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I've just developed my own tiny little JDBC helper library, and I've already realized what a maintenance nightmare it will be.

I'm not looking for a full fledged ORM, like Hibernate, just something light and useful to quickly make JDBC calls passing SQL statements without messing with checked exceptions, closing resources manually, etc...

From your experiencie, can you recommend a nice JDBC helper library?

So far now, I've had a look at Apache Commons DbUtils which seems pretty good. Any other idea?

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closed as off-topic by bummi, Bill the Lizard Sep 8 '13 at 17:53

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6 Answers 6

up vote 6 down vote accepted

Here's a list of tools that "ease the pain" when interacting with simple JDBC:

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There is Yank, which is an ultra-light JDBC persistance layer that wraps DBUtils. To use it you create for each table a POJO and a DAO Class. You write your own SQL statements and execute queries through the DBProxy class. You don't have to deal with Connections, ResultSets, and or other low level JDBC code. The Yank jar is only 13 KB as of release 2.0.0, and it depends on only SLF4J, DBUtils, and a 3rd-party database jar, whichever database technology you're using.

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All I had to see was "BooksDAO.selectAllBooks()" to know that this can't work well. Its effectively what I built 6 years ago and makes all the mistakes I did. It should be "new BooksDAO(transaction).selectAllBooks()". Transaction demarcation and context must not be entangled with queries, and should not be handled via static means or else testability and debugability will suffer. –  Scott Carey Mar 18 at 16:49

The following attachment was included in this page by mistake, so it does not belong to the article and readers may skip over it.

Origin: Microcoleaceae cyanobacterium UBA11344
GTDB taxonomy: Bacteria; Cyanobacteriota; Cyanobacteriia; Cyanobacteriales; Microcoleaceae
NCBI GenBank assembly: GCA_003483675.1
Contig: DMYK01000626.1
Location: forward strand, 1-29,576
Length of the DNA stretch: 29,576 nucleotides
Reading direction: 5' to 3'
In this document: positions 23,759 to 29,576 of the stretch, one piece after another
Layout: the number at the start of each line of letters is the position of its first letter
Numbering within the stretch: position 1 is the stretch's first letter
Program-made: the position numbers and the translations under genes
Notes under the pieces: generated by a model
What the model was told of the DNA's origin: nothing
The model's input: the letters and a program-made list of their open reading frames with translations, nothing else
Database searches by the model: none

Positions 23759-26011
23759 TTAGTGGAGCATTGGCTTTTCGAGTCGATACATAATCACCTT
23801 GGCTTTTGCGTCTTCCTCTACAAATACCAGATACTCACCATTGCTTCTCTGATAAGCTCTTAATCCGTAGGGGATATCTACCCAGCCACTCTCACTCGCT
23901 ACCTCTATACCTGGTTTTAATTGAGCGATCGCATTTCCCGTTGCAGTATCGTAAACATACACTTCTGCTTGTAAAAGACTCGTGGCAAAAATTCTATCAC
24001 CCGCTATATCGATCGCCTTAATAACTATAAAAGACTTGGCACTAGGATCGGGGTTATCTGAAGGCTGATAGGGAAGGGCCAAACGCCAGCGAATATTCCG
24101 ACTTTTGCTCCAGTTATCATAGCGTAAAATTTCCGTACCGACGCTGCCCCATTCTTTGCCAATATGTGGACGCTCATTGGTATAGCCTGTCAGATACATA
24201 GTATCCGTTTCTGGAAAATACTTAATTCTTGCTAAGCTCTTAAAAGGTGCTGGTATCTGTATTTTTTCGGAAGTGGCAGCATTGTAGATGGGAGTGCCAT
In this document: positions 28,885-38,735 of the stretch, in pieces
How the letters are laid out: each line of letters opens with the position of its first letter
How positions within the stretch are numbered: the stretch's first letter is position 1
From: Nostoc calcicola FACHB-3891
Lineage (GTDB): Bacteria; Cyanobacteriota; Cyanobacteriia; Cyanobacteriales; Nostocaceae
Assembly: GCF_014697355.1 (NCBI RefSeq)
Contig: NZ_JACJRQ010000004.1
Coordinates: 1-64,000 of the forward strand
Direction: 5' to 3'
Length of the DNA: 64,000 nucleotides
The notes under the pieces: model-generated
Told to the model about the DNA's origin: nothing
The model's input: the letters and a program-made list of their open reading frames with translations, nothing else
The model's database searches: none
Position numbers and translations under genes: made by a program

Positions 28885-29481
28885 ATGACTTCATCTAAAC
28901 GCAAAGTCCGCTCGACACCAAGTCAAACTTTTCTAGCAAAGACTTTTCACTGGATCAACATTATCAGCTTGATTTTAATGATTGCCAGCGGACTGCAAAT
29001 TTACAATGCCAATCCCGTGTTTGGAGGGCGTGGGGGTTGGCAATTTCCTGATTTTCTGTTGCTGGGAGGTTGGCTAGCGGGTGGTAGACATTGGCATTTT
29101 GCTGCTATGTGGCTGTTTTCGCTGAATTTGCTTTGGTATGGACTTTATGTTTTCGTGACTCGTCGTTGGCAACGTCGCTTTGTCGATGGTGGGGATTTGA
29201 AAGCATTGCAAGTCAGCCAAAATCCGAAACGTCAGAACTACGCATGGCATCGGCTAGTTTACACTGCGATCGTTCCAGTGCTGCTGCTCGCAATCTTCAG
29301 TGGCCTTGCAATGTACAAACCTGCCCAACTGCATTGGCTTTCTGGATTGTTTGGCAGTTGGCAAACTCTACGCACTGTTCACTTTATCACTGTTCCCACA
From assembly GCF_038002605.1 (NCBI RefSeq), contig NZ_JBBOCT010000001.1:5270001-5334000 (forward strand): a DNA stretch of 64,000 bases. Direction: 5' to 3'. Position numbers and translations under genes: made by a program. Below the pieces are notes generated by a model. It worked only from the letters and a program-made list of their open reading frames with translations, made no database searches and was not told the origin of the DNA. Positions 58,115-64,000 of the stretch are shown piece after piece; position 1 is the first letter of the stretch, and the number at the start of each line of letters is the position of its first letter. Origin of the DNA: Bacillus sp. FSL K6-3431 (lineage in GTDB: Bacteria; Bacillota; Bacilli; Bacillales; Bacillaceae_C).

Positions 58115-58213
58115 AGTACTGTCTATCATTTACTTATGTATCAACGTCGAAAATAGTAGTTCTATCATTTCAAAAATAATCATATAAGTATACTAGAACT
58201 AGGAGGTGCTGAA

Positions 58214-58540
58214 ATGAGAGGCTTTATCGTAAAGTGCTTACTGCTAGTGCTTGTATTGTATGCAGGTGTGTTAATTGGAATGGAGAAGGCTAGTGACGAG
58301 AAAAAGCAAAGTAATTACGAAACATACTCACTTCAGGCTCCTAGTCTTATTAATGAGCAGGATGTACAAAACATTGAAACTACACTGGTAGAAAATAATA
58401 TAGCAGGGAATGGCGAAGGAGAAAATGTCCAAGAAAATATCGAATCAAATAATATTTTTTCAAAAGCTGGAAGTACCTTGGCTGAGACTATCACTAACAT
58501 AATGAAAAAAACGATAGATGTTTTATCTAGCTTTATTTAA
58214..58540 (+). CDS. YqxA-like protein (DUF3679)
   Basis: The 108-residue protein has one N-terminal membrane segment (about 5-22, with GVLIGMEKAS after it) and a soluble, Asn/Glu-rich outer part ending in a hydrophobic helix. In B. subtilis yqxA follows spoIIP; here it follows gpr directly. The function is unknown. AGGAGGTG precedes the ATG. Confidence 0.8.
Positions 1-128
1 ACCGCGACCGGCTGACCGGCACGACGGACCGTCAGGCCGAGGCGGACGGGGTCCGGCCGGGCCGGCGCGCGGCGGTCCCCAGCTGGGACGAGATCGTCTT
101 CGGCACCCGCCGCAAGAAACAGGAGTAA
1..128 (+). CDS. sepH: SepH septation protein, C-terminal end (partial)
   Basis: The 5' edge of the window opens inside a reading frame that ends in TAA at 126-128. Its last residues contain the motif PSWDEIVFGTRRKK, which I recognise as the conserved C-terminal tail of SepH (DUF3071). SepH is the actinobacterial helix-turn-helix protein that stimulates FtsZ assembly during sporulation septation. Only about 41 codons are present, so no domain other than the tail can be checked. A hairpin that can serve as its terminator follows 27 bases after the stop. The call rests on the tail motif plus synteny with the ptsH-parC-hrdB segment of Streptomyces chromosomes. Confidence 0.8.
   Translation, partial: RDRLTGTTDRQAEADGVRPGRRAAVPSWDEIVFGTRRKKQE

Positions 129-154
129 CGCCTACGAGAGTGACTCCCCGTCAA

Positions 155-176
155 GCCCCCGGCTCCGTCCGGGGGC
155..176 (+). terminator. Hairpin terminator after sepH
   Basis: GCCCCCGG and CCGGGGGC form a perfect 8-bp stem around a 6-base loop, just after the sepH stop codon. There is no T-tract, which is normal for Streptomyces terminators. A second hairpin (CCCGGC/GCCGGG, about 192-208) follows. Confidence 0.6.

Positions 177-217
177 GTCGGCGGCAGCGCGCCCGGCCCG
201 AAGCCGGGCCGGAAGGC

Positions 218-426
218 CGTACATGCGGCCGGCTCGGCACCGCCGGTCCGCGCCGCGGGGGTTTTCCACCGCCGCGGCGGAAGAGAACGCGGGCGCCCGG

https://code.google.com/p/jdbc-helper/

Here is the description I copied from its project page: Inspired by Spring Jdbctemplate and Commons Dbutils projects, JdbcHelper is a very small library for helping the developers code common jdbc operations. JdbcHelper is very lightweight. It is only ~70K and it has no external dependencies.

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There's also ORMLite and MyBatis which are pretty lightweight as well. Using spring and it's rowmappers is pretty easy, but does require you to deal directly with the JDBC. Something like either of the above will hide alot of that away from you, while not being as overly complicated as hibernate.

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Spring Framework (spring-dao) is your friend. If you program your interfaces correctly, later (provided it would be necessary) you can easily switch to something more powerful like Hibernate. Also don't underestimate Hibernate: Native SQL gives you a power of full SQL and still you can benefit from object mapping – something which you will have to program anyway unless you only need to execute the queries as simple as select count(*) from ....

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